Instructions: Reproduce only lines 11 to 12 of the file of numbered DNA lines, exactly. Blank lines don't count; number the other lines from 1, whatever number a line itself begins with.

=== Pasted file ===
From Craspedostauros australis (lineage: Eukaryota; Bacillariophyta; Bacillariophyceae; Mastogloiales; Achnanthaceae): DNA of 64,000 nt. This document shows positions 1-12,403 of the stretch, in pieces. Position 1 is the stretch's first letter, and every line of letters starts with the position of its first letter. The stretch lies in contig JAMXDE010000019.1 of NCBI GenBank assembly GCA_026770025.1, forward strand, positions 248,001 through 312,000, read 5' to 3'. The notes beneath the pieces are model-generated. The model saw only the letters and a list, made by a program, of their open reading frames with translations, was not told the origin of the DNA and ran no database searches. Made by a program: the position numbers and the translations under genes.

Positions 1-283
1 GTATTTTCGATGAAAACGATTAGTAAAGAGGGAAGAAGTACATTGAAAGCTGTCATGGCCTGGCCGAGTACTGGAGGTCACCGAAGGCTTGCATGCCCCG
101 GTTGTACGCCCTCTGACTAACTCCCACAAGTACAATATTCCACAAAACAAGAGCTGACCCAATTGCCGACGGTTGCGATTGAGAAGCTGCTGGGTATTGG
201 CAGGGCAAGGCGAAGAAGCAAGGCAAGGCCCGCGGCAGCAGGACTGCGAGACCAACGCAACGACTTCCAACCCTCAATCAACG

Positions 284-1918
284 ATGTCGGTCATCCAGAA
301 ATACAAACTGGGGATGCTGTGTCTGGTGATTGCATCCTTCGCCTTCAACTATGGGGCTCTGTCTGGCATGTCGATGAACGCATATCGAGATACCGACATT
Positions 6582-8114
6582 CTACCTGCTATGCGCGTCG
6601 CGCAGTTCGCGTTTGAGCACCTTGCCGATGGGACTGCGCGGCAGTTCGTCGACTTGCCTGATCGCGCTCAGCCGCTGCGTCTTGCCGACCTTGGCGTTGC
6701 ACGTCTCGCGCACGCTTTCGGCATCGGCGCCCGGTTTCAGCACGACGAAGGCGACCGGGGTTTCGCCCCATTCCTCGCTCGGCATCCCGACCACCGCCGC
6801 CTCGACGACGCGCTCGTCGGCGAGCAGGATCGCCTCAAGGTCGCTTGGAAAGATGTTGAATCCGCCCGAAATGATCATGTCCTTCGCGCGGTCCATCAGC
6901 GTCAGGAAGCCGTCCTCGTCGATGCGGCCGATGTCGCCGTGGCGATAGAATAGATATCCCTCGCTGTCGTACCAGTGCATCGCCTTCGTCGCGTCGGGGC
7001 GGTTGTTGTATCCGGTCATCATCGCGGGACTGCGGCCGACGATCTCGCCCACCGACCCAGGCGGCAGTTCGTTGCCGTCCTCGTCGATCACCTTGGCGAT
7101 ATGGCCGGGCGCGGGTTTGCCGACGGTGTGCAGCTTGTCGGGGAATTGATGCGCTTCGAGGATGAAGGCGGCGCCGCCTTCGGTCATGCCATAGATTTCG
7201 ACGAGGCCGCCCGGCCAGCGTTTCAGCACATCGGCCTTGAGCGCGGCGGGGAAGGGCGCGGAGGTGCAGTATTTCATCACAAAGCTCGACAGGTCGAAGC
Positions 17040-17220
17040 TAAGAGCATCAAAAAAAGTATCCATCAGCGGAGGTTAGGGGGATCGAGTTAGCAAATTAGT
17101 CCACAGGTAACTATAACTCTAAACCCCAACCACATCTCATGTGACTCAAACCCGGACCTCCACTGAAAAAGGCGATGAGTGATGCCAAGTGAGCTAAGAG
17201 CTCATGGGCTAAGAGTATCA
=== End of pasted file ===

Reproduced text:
6601 CGCAGTTCGCGTTTGAGCACCTTGCCGATGGGACTGCGCGGCAGTTCGTCGACTTGCCTGATCGCGCTCAGCCGCTGCGTCTTGCCGACCTTGGCGTTGC
6701 ACGTCTCGCGCACGCTTTCGGCATCGGCGCCCGGTTTCAGCACGACGAAGGCGACCGGGGTTTCGCCCCATTCCTCGCTCGGCATCCCGACCACCGCCGC